What learned: I particularly investigated the analysis of the belt to allow me to contrast with the other 'whole armor' site I am recommending. Interestingly it is actually this site that takes the more 'biblical' approach and rather than assuming that Roman armor was in view it goes back and looks that the past occasions that the 'belt' of a soldier was mentioned in scripture (particularly Joab). One last point to note: whilst this site does provide photographs they are of a completely different period to the ones the Bible could be referring too.
Would recommend: I was very pleasantly surprised by the depth of Biblical information on this site. It is not strictly technical as the information on the armor is shallow at a historical level and at best semi technical in terms of the biblical interpretation. That said the comments are very carefully thought out and well presented complete with cross reference justifications. I would certainly recommend this site for anyone about to preach upon this subject, anyone that wants to understand the subject or for anyone studying the subject that wants to get a good feel for at least one possible interpretation. The web-site it comes from is certainly well intentioned and is presented very tastefully. It would however, hopefully, not be of much use to someone studying Ephesians in depth.
Why Selected: This pdf contains what is essentially a detailed 90 page semi-technical commentary upon Ephesians by Dr Constable. The commentary has been updated very recently and contains a wealth of detailed footnotes.
What learned: This is essentially a commentary and thus is very difficult to summarize. He takes a conservative approach to the books authorship arriving at the conclusion that Paul wrote the letter. He also has a very plausible answer to the question as to the purpose of the letter. He notes that a huge amount of the text describes the mystery of the church and deals with the issue of love. Therefore he notes that the purpose of the letter could indeed have been simply to reveal that truth.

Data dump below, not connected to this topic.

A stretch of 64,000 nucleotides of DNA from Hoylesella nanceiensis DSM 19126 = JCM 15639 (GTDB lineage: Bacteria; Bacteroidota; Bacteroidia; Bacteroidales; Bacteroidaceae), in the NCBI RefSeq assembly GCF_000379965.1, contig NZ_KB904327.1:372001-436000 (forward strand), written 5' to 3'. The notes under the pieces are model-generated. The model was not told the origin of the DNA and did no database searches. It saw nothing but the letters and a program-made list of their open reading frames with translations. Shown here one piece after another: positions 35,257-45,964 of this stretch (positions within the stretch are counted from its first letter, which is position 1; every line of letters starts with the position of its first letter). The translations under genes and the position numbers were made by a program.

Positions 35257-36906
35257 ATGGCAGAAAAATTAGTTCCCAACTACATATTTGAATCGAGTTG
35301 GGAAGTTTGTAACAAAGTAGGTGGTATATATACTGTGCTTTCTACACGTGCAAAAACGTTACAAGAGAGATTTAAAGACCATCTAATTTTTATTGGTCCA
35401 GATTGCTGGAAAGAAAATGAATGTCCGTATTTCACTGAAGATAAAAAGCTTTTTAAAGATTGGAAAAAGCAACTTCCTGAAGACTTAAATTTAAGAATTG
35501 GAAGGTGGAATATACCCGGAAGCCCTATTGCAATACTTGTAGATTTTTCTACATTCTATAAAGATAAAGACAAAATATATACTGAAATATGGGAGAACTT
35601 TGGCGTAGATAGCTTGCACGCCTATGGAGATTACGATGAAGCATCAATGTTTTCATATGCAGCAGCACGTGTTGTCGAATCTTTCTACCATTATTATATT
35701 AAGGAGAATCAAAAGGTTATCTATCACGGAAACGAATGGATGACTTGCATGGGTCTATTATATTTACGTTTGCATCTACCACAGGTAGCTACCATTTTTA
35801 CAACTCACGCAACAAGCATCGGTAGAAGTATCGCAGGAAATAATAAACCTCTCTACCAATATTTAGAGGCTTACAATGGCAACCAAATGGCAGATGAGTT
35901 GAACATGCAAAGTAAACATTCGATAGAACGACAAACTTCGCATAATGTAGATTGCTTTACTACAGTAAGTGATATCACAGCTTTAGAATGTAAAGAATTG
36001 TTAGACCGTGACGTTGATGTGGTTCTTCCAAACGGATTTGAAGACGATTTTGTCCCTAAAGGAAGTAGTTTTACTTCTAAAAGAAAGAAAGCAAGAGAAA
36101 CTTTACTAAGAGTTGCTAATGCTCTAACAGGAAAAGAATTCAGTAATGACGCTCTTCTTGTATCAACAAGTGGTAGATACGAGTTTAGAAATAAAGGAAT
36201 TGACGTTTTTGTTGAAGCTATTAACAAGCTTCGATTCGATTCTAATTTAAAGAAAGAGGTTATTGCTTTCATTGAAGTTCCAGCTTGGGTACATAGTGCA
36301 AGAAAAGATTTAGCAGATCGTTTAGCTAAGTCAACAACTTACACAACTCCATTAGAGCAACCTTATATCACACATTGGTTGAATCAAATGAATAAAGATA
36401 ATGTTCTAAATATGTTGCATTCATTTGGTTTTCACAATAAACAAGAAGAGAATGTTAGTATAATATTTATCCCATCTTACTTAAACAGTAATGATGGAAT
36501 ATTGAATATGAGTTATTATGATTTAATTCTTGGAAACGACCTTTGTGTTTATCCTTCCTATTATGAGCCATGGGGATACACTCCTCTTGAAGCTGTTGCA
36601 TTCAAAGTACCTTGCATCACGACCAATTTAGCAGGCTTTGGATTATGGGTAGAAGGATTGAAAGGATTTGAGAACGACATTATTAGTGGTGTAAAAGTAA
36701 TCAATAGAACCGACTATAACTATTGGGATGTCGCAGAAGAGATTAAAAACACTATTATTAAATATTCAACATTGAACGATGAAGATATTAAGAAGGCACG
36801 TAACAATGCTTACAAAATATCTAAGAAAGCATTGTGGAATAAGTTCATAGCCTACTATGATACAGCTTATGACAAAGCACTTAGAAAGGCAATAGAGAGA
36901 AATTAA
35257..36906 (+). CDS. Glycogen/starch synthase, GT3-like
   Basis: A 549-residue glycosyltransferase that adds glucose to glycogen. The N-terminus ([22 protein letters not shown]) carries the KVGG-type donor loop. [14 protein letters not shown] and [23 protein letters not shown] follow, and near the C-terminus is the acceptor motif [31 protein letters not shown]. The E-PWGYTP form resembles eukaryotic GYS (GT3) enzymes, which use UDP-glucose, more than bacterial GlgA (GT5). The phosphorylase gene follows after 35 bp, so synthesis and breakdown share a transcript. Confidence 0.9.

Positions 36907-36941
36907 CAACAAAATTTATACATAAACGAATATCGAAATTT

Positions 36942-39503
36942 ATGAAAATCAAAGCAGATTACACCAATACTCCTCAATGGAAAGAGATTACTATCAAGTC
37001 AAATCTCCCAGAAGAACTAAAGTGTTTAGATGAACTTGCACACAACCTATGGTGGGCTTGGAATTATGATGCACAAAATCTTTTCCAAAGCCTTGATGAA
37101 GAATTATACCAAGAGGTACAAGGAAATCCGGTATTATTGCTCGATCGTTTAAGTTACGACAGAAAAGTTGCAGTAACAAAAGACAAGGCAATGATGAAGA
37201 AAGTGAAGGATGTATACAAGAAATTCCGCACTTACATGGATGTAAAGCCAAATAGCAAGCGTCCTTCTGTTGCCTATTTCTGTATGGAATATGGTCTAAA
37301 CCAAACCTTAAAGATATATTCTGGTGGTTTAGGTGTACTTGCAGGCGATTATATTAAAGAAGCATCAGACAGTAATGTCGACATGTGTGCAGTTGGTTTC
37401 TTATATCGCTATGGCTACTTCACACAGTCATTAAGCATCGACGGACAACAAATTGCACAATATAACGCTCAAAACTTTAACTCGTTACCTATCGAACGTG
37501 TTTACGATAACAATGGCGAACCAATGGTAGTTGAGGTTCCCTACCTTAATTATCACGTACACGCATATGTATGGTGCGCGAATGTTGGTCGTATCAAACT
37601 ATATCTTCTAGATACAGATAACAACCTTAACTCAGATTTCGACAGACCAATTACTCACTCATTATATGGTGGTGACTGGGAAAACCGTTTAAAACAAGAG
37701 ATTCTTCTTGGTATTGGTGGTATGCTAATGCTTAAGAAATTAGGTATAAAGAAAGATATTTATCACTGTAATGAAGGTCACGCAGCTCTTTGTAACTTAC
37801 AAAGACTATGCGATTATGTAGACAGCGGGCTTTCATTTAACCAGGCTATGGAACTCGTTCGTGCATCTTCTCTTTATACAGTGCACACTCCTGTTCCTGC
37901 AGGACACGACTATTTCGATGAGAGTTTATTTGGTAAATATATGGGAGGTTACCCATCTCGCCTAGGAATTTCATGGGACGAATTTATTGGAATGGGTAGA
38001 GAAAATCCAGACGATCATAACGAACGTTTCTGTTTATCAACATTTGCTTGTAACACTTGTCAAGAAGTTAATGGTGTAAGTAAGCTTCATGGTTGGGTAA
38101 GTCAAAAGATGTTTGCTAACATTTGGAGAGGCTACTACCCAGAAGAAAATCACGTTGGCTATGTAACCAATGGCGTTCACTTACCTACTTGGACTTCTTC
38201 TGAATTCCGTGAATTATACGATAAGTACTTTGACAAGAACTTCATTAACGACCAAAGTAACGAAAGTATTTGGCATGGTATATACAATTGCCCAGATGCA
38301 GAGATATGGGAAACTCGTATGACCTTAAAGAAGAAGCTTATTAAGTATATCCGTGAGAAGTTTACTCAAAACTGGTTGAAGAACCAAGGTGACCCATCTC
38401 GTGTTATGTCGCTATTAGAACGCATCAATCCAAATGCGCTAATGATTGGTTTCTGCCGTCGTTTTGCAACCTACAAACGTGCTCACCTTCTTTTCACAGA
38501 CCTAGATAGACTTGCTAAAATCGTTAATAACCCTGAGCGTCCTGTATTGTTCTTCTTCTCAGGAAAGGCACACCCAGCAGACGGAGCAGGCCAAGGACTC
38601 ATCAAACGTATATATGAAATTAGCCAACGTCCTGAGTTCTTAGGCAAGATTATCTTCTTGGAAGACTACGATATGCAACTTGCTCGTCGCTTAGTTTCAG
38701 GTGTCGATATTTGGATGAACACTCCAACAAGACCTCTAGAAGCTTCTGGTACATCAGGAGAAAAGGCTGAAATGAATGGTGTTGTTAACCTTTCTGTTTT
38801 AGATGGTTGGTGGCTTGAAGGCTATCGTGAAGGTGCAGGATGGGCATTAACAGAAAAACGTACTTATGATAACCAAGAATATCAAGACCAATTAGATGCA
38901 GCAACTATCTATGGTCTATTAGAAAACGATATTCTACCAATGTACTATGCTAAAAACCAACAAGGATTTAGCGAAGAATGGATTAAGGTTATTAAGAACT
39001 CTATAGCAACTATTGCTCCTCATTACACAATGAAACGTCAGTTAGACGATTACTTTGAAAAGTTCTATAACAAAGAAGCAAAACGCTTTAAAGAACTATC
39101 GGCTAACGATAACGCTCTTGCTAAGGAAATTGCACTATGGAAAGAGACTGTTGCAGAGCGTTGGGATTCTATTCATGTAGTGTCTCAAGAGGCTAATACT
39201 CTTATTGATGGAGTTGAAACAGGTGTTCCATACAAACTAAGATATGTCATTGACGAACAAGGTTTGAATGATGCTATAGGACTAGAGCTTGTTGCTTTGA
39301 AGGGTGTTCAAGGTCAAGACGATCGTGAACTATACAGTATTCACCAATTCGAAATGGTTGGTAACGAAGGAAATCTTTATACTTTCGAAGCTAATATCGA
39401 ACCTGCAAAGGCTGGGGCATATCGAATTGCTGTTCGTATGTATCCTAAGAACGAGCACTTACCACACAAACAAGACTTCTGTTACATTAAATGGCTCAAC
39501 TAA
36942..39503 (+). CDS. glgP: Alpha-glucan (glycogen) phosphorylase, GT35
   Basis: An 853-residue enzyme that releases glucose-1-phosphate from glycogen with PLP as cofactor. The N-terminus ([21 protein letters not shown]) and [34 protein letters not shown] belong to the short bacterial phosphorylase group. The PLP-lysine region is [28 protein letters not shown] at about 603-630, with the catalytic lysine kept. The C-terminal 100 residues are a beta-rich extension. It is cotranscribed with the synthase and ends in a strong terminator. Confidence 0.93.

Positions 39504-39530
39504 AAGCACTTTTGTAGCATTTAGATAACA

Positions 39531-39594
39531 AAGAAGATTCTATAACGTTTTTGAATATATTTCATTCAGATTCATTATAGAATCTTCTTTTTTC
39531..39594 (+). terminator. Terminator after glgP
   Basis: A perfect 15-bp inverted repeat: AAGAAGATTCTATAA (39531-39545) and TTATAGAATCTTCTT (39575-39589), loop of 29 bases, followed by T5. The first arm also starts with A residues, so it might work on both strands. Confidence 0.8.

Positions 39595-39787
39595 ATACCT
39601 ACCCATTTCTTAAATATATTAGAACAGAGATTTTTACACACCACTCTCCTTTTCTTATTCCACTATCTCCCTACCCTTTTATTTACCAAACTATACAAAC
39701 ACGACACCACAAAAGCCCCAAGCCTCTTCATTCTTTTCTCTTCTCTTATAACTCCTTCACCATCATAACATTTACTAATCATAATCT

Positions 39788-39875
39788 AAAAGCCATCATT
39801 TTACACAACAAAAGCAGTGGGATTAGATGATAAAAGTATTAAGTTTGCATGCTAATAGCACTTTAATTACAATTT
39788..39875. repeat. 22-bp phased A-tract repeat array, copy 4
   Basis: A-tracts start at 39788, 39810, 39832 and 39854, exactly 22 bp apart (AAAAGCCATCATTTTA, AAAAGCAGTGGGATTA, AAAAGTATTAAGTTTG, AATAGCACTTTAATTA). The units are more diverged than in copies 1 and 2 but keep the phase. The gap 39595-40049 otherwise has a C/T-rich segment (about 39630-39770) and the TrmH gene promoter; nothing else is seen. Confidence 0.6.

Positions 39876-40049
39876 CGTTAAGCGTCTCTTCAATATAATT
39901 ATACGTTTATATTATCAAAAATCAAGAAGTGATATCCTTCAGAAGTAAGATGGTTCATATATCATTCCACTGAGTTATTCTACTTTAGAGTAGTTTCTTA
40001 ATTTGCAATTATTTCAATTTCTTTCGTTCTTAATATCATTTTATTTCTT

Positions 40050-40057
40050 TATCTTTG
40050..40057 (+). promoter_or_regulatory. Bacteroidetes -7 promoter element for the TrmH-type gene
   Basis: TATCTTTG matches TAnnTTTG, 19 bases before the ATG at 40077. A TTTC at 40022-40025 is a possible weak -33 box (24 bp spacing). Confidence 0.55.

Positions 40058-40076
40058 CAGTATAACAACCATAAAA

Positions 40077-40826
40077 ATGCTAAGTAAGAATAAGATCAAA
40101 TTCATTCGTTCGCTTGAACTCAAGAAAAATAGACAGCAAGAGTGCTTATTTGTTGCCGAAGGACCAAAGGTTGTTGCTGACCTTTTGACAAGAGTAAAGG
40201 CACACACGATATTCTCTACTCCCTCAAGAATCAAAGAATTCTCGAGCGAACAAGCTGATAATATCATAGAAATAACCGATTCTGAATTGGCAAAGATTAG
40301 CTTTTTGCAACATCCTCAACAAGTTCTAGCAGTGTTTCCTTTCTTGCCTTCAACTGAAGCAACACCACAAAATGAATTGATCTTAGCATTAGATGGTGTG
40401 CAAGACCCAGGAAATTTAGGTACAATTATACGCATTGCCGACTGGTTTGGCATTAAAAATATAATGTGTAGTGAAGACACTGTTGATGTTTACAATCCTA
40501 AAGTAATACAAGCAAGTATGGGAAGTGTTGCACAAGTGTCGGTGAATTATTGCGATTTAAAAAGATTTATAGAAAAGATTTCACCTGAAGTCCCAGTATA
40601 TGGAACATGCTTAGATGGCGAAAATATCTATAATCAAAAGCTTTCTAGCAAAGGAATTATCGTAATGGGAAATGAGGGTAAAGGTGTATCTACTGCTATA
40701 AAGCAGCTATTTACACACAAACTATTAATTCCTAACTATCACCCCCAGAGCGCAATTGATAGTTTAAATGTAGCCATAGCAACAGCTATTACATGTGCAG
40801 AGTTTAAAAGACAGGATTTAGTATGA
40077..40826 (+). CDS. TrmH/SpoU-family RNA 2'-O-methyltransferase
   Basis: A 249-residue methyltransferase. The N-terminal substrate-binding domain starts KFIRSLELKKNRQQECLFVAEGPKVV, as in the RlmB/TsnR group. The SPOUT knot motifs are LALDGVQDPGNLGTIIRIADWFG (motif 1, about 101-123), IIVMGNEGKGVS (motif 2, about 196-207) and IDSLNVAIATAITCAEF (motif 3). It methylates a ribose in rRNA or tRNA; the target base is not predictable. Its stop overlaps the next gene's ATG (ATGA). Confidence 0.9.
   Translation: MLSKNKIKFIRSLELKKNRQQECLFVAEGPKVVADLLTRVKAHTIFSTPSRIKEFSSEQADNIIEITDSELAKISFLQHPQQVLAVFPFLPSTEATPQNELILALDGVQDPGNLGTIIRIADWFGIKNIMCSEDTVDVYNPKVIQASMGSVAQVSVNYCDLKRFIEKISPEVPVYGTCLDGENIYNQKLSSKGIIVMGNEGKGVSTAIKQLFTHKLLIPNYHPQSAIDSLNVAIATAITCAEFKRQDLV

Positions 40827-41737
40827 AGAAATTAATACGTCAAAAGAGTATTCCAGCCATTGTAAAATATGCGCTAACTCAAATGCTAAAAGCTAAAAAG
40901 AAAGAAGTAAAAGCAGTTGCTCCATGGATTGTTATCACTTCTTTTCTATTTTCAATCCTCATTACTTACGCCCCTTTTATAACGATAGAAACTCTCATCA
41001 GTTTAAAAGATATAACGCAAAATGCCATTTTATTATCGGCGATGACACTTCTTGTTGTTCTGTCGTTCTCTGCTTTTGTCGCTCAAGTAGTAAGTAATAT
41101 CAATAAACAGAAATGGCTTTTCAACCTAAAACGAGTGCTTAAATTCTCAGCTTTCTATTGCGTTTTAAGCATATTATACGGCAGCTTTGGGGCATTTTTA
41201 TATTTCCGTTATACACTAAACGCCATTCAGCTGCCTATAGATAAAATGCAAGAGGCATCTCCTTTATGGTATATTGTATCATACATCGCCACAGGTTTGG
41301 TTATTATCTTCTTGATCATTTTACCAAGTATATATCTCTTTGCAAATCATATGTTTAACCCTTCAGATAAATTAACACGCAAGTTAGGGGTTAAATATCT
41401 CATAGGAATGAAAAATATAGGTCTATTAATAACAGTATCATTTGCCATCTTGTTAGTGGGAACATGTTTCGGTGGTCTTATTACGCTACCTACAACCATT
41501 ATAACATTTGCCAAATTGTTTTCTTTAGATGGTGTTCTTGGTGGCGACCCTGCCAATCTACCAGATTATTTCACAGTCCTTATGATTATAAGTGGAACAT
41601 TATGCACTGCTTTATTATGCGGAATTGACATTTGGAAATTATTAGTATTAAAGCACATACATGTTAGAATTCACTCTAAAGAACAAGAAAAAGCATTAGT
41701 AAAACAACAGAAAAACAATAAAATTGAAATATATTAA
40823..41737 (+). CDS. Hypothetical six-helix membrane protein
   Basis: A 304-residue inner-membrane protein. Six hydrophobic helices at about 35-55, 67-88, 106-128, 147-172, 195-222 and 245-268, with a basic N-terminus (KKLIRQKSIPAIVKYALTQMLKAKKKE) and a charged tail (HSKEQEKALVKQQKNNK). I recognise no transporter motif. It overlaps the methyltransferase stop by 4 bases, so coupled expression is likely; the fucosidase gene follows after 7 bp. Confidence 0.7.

Would recommend: Whilst I didn't read all of this paper I read a quite a bit of it and it appears to be extremely good and thus I am happy to recommend it. The author is from Dallas Theological Seminary so one would expect the work to be of high quality and sound and as far as I can tell this is the case. Whilst not relevant to this course he actually has similar commentaries on the other books of the Bible too.
Why Selected: I came upon this site as I was doing research for my term paper. It is a good concise but detailed overview of the 'Whole Armor of God'. It actually has photographs as well as drawings of some of the pieces. It goes into each piece in some depth as well as giving a more expositional narrative alongside.
What learned: I enjoyed the narrative on this passage which contained numerous cross references; however it was the more detailed overview of the precise armor that I found particularly useful. The author also makes the comment that Paul was probably under arrest which soldiers in his house as this was written. If this is the case then Paul may well have been looking straight at the very items he was describing. The 'belt' for example is a very detailed and intricate piece of equipment that actually acted as the harness for the entire assemblage as was not simply to 'keep the tummy tucked in'.
Would recommend: I would recommend this particular page whole heartedly; it covers the subject well and must at least count as semi-technical. The website from which it comes however is rather less appealing. In fact the intro at the top of this page that attempts to support the 'need' for this information with a 'near death' story is indicative of the tenor of the rest of the site. This particular page is also tastefully laid out in a low key manner. The remainder of the site is a mish-mash of large moving icons, pleas for financing and a color scheme that my youngest son would approve of.